No, it is not necessary to get a letter to confirm that the period for self-isolation or restricted movement is finished. If you have symptoms, it is necessary to self-isolate for 14 days. Once this 14-day isolation period is over and you no longer feel ill, you can come out of isolation.
For further information on the definitions of self-isolation and restricted movement, visit HSE.ie

14. Who is most at risk of getting COVID-19?

Those who are most at risk of getting COVID-19 are:
1.    Those who have recently returned from outside of Ireland
2.    People who have been in close contact with a confirmed case of COVID-19
3.    Those who are over 70
4.    Those who are considered to be extremely medically vulnerable

For more information on high risk groups, visit the HSE website.

15. Are young people affected by COVID-19?

While COVID-19 can be more dangerous in older people and those with underlying conditions, all ages can contract the virus. Young people who have underlying conditions are considered to be at higher risk than those who are healthy. HIQA (Health Information and Quality Authority) recently conducted an evidence summary on the transmission of COVID-19 from children. It was found that more information is needed to identify whether children contribute to the transmission of COVID-19 13.


16. Are pregnant women affected by COVID-19?
Research indicates 14 that women who are pregnant are not at greater risk of contracting COVID-19, once they are healthy. Those with underlying conditions may be at greater risk of contracting COVID-19. In order to protect you and your baby, necessary precautions should be taken such as regular hand hygiene, maintaining social distance of 2metres at all times or wearing a face mask when this is not possible. Further information on COVID-19 during pregnancy, hospital appointments, and delivery of a baby can be found on HSE.ie.


17. Does wearing a face covering protect me from getting COVID-19?
Wearing a face covering reduces the risk of coming in contact with COVID-19 droplets as it covers the exposed entry points - the nose and the mouth. While face coverings reduce the risk of coming into contact with the virus, it is important to continue to regularly practice hand hygiene and social distance where possible. It is a legal requirement to wear a face covering when you use public transport. The wearing of face coverings is recommended where social distancing cannot be maintained, in areas such as public transport and in shops.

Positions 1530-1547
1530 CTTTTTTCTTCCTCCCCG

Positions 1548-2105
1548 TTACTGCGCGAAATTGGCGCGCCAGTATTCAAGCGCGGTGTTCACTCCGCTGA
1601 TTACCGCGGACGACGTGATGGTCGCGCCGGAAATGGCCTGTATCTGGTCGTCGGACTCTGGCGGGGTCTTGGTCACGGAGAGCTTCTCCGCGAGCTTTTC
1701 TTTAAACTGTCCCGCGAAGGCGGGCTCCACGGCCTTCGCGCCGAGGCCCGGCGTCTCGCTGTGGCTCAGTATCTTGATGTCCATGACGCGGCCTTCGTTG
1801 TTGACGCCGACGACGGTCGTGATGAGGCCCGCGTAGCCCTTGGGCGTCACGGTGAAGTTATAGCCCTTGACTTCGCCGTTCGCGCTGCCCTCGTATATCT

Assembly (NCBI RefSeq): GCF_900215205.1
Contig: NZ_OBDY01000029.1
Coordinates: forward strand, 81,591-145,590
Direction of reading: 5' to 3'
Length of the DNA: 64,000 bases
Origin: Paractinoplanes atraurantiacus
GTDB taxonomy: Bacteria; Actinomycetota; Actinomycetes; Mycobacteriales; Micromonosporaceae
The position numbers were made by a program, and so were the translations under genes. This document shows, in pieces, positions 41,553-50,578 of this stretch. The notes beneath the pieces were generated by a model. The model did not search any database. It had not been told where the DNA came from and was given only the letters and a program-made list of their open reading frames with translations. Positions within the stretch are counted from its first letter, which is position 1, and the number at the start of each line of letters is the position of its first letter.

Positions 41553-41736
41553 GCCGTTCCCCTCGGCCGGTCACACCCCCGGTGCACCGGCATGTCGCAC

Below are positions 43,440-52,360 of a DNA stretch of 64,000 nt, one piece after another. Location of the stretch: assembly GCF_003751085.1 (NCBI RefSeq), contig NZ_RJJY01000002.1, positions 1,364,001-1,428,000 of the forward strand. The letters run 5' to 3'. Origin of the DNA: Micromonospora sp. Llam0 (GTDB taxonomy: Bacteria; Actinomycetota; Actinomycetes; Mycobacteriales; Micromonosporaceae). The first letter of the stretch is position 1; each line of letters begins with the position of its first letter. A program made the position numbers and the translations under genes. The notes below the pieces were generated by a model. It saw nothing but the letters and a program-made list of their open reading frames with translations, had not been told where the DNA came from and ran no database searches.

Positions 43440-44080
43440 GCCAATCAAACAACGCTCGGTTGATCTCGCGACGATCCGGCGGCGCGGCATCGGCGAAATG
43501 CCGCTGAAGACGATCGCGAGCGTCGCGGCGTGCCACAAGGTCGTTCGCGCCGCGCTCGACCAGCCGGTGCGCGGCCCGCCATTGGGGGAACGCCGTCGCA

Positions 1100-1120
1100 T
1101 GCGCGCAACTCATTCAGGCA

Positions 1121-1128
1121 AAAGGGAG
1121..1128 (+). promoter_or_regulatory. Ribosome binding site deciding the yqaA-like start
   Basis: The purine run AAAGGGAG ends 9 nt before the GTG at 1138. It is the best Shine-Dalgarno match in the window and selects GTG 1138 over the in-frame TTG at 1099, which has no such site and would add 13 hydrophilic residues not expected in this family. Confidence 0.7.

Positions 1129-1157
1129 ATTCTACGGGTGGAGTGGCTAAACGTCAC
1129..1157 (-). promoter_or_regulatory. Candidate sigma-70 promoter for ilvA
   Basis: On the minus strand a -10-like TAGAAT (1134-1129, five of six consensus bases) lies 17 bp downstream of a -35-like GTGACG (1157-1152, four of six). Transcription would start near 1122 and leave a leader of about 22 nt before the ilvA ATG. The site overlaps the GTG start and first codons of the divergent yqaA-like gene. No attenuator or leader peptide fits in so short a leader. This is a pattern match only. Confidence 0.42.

For more information on how to wear a face covering, visit HSE.ie.

18. I am an Irish citizen living abroad and wish to travel home. What do I need to know? Do I have to self-isolate or restrict movements when I land to Ireland?
Regarding travel, the Government is advising against all non-essential travel overseas until further notice. Please find further information on the Department of Foreign Affairs website.
The HSE are not carrying out testing for COVID-19 in order to obtain declarations of being disease-free to enable permission for entry to other countries, or to remove the requirement to restrict movements on re-entry into Ireland. This is a private health matter.
All travellers entering Ireland are required to restrict movements for 14 days on arrival in Ireland, obtaining a COVID-19 test on arrival does not alter this requirement.
Please see the HSE website which has information for people arriving into Ireland from another country
The HSE website has information about the HSE self isolation facility


References:
1.    World Health Organization. Report of the WHO-China Joint Mission on Coronavirus Disease 2019 (COVID-19) 16-24 February 2020 [Internet]. Geneva: World Health Organization; 2020 Available from: https://www.who.int/docs/default-source/coronaviruse/who-china-joint-mission-on-covid-19-final-report.pdf
2.    Ong SW, Tan YK, Chia PY, Lee TH, Ng OT, Wong MS, et al. Air, surface environmental, and personal protective equipment contamination by severe acute respiratory syndrome coronavirus 2 (SARS-CoV-2) from a symptomatic patient. JAMA.2020 Mar 4 [Epub ahead of print].
3.    Wang W, Xu Y, Ruqin G, et al. Detection of SARS-CoV-2 in Different Types of Clinical Specimens. JAMA2020 doi:10.1001/jama.2020.3786.
4.    Lauer SA, Grantz KH, Bi Q et al. The Incubation Period of Coronavirus Disease 2019 (COVID-19) From Publicly Reported Confirmed Cases: Estimation and Application. Ann Intern Med2020 doi: 10.7326/M20-0504.
5.    Liu Y, Yan LM, Wan L et al. Viral dynamics in mild and severe cases of COVID-19. Lancet Infect Dis doi.org/10.1016/S1473-3099(20)30232-2
6.    Wolfel R, Corman V, Guggemos W et al Virological assessment of hospitalized cases of coronavirus disease 2019. doi: 10.1101/2020.03.05.20030502.
7.    Yu P, Zhu J, Zhang Z, Han Y. A familial cluster of infection associated with the 2019 novel coronavirus indicating possible person-to-person transmission during the incubation period. J Infect 2020 doi: 10.1093/jiaa077
8.    Huang R, Xia J, Chen Y, Shan C, Wu C. A family cluster of SARS-CoV-2 infection involving 11 patients in Nanjing, China Lancet Infect Dis 2020 doi: 10.1016/ S1473-3099(20)30147-X
9.    Pan X, Chen D, Xia Y et al. Asymptomatic cases in a family cluster with SARS-CoV-2 infection. Lancet Infect Dis 2020 doi: 10.1016/ S1473-3099(20)30114-6
10.    Tong Z-D, Tang A, Li K-F, Li P, Wang H-L, Yi J-P, et al. Potential presymptomatic transmission of SARS-CoV-2, Zhejiang Province, China, 2020. Emerg Infect Dis. 2020 doi: 10.3201/eid2605.200198
11.    Wei WE, Li Z, Chiew CJ, Yong SE, et al. Presymptomatic Transmission of SARS-CoV-2 —Singapore, January 23–March 16, 2020. MMWR, 1 April 2020/69. 1
12.    Kimball A, Hatfield KM, Arons M, James A, et al. Asymptomatic and Presymptomatic SARS-CoV-2 Infections in Residents of a Long-Term Care Skilled Nursing Facility —King County, Washington, March 2020. MMWR, 3 April 2020, 69(13);377–381.

13.    Health Information and Quality Authority (HIQA). Evidence summary for spread of COVID-19 by children, 1 April 2020.

14.   Qiao, J., 2020. What are the risks of COVID-19 infection in pregnant women?. The Lancet, 395(10226), pp.760-762.

Last Updated 29/07/2020